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Exp Gerontol. 1999 Apr;34(2):197-216.

Age-related impairment of p56lck and ZAP-70 activities in human T lymphocytes activated through the TcR/CD3 complex.

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  • 1Centre de Recherche en Gérontologie et Gériatrie, Institut Universitaire de Gériatrie de Sherbrooke, Québec, Canada. tfulop@courrier.usherb.ca

Abstract

Cellular immune responses decrease with aging. Lymphocytes of aged individuals do not perform as well as cells from young subjects in a number of in vitro assays including cell proliferation, cytokine production, and protection against apoptosis. Here, we have tested the hypothesis that a decrease in T cell responses in tymphocytes from elderly subjects could parallel a decrease in the activity of protein tyrosine kinases (PTK) associated with signal transduction in T lymphocytes. We report that anti-CD3-triggered T lymphocyte proliferation was significantly decreased in T lymphocytes from elderly subjects, but the decrease was not due to an alteration of the percentage or mean fluorescence intensities of CD3, CD4, and CD45. Of significance, the activities of p56lck and ZAP-70 in vitro were significantly decreased in T lymphocytes from elderly subjects compared to young individuals. However, the level of expression of the two kinases did not change with aging. The activity of p59fyn did not show changes with aging, suggesting that p59fyn did not compensate for the decreased activity of p56lck. We also found that the extent of tyrosine phosphorylation of the adaptor protein p95vav was similar in activated T lymphocytes from elderly and young subjects. Our results suggest that the altered cellular immune responses observed in T lymphocytes with aging may be the result, at least in part, of an alteration in early events associated with signal transduction through the TcR/CD3 complex that translates into decreased activities of p56lck and ZAP-70. Impairment in the activities of these twokey components of T cell signaling may contribute to reduced immune functions associated with aging.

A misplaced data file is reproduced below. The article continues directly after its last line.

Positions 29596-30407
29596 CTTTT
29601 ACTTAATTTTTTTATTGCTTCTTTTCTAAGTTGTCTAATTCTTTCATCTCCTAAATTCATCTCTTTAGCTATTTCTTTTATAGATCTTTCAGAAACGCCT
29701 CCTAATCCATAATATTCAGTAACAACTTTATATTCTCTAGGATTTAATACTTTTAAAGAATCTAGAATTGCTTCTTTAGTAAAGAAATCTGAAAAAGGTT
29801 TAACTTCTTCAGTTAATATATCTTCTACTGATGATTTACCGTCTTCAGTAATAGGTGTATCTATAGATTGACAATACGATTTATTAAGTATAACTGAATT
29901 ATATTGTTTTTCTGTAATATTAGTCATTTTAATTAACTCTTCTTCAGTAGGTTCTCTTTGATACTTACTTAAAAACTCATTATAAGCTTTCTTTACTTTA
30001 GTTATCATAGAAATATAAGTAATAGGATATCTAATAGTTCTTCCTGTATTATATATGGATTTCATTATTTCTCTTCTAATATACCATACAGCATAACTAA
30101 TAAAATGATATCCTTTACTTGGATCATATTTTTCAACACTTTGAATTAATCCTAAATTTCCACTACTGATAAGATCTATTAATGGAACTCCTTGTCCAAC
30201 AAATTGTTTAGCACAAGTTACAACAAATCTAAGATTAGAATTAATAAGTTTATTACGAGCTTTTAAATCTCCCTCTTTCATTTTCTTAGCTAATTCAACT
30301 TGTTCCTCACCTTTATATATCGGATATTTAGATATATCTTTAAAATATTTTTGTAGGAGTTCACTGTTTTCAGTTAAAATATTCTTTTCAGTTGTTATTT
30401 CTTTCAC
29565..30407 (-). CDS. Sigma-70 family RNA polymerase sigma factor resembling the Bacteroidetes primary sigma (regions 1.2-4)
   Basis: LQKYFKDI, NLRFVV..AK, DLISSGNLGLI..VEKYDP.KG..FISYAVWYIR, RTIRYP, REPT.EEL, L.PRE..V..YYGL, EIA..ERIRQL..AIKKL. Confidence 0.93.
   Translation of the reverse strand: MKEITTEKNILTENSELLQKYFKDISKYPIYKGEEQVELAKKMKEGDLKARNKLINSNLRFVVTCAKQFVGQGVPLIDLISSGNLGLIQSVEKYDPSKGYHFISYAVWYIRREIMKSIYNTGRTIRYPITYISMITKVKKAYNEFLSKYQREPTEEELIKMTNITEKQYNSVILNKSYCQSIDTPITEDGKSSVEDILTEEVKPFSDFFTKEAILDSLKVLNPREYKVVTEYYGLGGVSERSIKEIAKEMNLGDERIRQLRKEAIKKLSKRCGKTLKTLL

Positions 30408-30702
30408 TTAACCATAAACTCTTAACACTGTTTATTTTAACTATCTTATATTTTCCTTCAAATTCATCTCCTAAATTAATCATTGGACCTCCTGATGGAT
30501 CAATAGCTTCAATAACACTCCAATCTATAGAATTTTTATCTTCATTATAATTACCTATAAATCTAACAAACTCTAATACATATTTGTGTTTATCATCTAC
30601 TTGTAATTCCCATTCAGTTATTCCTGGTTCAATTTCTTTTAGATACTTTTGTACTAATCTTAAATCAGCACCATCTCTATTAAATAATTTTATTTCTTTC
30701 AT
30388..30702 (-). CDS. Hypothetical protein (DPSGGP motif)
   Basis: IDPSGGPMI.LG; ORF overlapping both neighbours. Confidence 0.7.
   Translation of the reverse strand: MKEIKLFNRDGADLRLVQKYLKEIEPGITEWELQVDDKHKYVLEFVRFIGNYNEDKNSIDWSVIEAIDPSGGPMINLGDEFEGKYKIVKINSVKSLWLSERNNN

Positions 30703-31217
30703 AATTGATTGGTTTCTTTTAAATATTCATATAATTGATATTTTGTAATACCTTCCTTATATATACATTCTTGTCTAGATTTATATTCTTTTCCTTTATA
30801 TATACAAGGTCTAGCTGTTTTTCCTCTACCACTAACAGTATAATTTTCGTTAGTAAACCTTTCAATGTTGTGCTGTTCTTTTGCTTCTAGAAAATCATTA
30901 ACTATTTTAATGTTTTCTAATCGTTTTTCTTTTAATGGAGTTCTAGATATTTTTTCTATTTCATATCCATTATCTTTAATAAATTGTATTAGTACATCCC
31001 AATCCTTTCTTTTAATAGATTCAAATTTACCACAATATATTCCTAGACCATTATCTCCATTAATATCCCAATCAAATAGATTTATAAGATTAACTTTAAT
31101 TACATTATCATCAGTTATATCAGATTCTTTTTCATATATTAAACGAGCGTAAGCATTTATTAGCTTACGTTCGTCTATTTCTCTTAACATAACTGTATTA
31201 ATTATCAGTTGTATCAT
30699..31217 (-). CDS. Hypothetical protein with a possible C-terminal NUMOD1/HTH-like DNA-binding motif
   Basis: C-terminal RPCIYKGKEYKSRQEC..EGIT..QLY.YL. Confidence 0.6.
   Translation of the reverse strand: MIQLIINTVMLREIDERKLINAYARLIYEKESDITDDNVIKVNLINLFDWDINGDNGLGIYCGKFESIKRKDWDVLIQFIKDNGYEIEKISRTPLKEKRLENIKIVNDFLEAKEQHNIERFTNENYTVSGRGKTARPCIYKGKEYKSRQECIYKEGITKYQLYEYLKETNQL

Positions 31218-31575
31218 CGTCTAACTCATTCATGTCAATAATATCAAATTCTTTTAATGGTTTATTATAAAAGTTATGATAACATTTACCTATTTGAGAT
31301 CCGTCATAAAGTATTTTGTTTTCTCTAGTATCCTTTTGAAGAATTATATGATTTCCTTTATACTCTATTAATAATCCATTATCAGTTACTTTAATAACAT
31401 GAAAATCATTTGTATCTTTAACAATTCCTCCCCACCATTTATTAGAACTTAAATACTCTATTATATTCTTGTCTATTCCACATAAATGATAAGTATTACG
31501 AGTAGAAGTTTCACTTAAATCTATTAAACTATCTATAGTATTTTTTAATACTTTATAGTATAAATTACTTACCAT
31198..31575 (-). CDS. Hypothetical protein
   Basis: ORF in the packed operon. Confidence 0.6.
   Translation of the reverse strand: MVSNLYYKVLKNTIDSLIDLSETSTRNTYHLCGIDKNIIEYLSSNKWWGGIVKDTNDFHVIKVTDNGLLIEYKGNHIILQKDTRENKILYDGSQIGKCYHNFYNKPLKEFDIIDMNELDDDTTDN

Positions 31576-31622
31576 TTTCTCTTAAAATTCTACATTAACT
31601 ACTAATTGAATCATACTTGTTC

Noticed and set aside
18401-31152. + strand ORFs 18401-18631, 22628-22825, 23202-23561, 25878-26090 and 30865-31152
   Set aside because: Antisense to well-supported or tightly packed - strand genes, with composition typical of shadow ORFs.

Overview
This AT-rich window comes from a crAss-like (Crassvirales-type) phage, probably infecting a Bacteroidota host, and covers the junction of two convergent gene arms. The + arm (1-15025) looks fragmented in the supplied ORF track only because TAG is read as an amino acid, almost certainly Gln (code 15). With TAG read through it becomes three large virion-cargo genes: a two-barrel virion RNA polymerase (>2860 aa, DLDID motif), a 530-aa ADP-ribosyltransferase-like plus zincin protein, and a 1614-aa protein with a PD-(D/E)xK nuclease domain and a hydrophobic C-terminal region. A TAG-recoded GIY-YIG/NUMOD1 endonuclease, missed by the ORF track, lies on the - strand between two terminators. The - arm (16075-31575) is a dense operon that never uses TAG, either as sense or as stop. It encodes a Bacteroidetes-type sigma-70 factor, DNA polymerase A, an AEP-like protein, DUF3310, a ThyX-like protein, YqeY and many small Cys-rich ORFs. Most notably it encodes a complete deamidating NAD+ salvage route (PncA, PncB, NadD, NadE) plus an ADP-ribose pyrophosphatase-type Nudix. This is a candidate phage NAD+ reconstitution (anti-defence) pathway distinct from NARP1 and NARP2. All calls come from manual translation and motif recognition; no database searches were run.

PMID:
10363787
[PubMed - indexed for MEDLINE]
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